May 25, 1999 |
Thomas A. Constantine, a onetime state trooper in New York who rose to become head of the U.S. Drug Enforcement Administration, announced Monday that he is resigning his post after five years to spend more time with his family. The 60-year-old Constantine said in an interview that, although he is proud of increases in drug arrests and seizures made by his 4,600 agents around the world, international drug cartels have proved an increasing menace. "I don't think we've lost ground.
January 12, 1994 |
New York State Police Supt. Thomas Constantine is expected to be tapped this week by President Clinton to head the Drug Enforcement Administration, sources said Tuesday. Constantine, whose appointment requires Senate confirmation, would succeed former U.S. District Judge Robert C. Bonner, a George Bush Administration appointee who resigned in October to return to Los Angeles to practice law. The DEA chief oversees a 3,500-agent organization whose mission is to enforce the nation's drug laws.
December 17, 1994 |
Federal law enforcement authorities Friday took the cover off a nearly three-year money-laundering investigation that set up a Caribbean offshore bank to penetrate the Colombian Cali drug cartel and damaged a link between the cartel and a rising Italian organized crime group. In addition to producing 88 arrests and the seizure of about 9 tons of cocaine and $52 million in cash and property, Operation Dinero took possession of three paintings purportedly by Rubens, Reynolds and Picasso.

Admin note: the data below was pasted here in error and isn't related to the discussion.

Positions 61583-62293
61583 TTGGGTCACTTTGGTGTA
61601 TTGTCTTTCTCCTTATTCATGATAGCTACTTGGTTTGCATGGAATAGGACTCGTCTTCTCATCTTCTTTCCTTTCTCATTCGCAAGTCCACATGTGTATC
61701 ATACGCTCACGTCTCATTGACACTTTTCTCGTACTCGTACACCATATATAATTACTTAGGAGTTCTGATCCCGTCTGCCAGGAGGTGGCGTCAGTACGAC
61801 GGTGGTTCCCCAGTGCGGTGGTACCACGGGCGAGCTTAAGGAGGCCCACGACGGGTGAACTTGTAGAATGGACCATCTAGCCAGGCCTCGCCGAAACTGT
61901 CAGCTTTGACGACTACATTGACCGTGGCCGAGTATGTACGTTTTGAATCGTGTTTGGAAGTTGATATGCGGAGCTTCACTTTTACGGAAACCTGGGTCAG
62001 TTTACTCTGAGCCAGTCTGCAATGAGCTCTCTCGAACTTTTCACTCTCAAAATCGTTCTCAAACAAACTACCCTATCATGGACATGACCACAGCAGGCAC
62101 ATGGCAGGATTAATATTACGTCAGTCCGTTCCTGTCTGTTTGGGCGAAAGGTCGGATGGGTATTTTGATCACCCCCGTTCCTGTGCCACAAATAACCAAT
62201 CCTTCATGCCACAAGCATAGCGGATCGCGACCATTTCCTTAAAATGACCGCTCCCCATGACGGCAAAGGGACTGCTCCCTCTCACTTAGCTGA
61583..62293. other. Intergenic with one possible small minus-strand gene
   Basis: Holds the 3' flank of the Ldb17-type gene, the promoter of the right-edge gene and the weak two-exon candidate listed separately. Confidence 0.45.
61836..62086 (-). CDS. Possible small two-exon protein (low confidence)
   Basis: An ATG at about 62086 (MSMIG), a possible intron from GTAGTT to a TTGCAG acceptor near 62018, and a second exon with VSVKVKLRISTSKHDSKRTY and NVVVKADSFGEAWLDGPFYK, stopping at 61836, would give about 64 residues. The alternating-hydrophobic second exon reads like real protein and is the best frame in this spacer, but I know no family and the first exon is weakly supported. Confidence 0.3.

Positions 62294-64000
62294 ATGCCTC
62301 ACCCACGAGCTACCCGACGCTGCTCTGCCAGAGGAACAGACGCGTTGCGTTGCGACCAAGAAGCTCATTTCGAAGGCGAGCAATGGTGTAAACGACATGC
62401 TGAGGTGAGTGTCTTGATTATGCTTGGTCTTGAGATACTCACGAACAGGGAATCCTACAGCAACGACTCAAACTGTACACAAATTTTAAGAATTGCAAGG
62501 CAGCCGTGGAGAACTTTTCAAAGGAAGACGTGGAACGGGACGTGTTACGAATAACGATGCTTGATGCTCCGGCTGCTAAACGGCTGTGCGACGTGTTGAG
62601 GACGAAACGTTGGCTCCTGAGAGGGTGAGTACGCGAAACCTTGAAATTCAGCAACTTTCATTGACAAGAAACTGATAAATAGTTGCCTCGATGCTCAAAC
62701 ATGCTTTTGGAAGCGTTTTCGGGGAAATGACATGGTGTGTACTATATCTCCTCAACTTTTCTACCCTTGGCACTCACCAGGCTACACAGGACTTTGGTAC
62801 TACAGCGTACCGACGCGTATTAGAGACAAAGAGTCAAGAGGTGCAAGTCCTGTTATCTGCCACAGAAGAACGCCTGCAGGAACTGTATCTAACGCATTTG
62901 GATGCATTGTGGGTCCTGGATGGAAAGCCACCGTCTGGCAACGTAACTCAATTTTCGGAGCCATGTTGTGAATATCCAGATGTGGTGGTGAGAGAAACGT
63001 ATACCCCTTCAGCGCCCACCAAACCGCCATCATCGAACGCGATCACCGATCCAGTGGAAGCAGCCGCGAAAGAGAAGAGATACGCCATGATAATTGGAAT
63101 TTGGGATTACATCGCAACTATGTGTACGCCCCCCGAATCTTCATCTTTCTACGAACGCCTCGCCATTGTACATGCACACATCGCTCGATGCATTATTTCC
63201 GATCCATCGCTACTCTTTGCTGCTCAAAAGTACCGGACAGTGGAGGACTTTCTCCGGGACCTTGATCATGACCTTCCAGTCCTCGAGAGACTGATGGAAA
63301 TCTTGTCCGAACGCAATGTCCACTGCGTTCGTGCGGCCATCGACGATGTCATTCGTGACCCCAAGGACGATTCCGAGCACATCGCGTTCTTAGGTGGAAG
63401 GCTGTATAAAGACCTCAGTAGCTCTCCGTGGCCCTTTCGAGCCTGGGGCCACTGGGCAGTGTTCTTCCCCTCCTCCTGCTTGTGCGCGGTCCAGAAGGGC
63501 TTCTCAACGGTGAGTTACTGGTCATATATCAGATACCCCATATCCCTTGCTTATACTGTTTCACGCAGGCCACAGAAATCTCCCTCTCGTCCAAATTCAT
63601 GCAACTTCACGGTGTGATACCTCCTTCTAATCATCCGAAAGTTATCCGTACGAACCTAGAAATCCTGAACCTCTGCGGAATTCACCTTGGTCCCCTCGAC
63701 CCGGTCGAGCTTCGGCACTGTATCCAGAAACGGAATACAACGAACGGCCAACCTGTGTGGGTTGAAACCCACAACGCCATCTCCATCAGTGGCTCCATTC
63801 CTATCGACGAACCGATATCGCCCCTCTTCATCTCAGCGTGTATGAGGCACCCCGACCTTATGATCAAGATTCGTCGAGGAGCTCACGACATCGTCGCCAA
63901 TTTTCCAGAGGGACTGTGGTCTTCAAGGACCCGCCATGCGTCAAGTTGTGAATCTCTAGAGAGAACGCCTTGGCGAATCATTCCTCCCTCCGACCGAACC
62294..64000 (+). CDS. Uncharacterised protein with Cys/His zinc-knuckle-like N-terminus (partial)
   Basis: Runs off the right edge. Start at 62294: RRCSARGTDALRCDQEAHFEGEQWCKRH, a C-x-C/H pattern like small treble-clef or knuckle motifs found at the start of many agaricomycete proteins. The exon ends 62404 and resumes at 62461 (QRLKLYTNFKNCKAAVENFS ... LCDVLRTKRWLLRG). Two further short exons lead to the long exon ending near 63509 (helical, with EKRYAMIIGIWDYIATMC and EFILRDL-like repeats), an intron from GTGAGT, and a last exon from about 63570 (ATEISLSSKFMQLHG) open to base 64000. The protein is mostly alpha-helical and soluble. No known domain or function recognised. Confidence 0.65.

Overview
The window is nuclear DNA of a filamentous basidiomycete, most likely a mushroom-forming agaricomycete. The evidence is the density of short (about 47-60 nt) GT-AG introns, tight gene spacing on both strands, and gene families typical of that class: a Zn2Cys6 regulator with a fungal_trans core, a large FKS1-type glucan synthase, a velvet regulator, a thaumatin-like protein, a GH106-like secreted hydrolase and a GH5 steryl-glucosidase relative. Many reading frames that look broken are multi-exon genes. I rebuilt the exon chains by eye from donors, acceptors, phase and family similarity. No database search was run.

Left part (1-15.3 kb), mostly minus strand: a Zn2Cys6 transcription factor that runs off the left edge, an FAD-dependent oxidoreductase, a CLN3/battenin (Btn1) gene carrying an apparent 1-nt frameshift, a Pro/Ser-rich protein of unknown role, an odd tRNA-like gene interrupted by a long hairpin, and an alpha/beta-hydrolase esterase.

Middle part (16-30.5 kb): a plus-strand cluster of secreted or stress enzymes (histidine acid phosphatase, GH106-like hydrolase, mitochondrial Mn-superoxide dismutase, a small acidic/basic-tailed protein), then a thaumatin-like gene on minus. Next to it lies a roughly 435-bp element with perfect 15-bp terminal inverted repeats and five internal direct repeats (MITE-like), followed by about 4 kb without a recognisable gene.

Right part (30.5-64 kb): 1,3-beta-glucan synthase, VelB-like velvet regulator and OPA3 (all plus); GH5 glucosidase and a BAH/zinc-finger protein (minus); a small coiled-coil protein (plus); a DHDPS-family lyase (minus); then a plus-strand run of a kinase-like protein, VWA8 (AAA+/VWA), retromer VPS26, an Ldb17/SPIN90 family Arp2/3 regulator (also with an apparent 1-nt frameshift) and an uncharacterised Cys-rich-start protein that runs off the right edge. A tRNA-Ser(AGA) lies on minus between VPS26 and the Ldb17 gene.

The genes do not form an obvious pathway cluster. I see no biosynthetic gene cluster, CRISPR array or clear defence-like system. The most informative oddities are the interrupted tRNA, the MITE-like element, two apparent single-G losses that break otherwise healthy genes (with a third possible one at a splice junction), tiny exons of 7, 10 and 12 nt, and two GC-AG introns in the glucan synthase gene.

September 4, 1994 |
Five U.S. narcotics enforcement special agents who perished in a plane crash in the Andes Mountains last week were honored Saturday as martyrs to the struggle for a safer America and world. "They have given their lives so that you and I and all who come after us can live in a safer, better world," Atty. Gen. Janet Reno told relatives and colleagues after the five flag-draped coffins arrived at Andrews Air Force Base, Md.
June 1, 2000 |
Britain appointed a former U.S. law enforcement official to oversee reform of the Northern Ireland police force, one of the most divisive goals of the province's peace accord. Roman Catholics are demanding drastic changes in the Royal Ulster Constabulary, a predominantly Protestant force. As the independent police oversight commissioner, Thomas A.
June 30, 1993 |
A man who said he had killed 17 prostitutes during the past two years led police to the buried remains of two women Tuesday, providing the first physical evidence to support his claim, investigators said. One source said documents apparently identifying many victims were found in the suspect's home. Joel Rifkin, an unemployed gardener, made the claim of serial killings after he was pulled over for traffic violations Monday and an officer discovered a woman's decomposed body in his pickup.